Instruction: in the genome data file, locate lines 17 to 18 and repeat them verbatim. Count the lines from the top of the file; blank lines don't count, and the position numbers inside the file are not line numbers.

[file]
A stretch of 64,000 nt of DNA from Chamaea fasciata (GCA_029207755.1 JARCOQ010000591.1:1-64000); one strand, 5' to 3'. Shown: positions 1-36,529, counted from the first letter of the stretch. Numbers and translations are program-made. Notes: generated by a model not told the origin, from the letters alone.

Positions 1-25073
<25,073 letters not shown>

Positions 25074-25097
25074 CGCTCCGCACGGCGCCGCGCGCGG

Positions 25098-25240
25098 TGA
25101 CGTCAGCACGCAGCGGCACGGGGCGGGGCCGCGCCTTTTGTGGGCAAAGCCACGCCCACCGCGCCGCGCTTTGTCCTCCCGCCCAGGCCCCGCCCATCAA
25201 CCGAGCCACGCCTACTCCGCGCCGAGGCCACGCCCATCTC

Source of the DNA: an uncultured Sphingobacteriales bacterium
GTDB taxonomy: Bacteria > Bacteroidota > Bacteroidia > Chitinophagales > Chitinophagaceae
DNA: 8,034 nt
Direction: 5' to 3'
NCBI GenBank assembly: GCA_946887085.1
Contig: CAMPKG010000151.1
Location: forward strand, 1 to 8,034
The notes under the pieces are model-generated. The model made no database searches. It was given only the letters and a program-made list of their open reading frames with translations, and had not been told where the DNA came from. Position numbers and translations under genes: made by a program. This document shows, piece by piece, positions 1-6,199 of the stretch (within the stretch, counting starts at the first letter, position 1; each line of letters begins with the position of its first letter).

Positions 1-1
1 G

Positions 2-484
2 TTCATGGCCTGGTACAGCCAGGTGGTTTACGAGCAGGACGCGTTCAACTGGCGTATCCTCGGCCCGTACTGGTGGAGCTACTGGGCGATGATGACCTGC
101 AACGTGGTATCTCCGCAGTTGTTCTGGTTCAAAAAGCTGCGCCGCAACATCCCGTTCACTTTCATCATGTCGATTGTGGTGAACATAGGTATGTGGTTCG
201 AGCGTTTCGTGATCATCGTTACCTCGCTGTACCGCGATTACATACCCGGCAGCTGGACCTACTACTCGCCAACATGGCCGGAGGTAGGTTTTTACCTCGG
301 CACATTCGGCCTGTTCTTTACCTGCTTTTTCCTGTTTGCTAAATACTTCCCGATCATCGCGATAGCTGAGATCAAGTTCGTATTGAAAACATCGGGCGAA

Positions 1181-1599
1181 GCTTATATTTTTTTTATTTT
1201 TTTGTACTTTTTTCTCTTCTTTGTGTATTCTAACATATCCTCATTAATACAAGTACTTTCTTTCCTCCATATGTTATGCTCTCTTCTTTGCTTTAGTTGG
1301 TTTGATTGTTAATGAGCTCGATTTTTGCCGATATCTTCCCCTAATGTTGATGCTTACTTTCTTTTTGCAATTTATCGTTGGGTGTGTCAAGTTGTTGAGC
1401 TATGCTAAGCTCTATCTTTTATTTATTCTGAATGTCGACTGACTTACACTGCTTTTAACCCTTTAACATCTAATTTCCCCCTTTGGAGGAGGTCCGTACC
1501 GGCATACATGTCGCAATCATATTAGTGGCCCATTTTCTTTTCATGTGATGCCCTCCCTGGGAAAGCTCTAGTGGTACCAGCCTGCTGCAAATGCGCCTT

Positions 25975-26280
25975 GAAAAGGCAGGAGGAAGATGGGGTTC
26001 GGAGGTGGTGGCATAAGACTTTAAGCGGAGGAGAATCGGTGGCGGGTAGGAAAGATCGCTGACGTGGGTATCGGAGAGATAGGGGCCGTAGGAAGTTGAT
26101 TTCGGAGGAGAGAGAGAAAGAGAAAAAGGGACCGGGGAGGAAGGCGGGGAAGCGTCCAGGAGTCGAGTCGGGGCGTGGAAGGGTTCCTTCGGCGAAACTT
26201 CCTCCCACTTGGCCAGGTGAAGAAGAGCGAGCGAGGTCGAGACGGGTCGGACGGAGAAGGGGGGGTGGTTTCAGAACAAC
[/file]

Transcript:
The notes under the pieces are model-generated. The model made no database searches. It was given only the letters and a program-made list of their open reading frames with translations, and had not been told where the DNA came from. Position numbers and translations under genes: made by a program. This document shows, piece by piece, positions 1-6,199 of the stretch (within the stretch, counting starts at the first letter, position 1; each line of letters begins with the position of its first letter).

Positions 1-1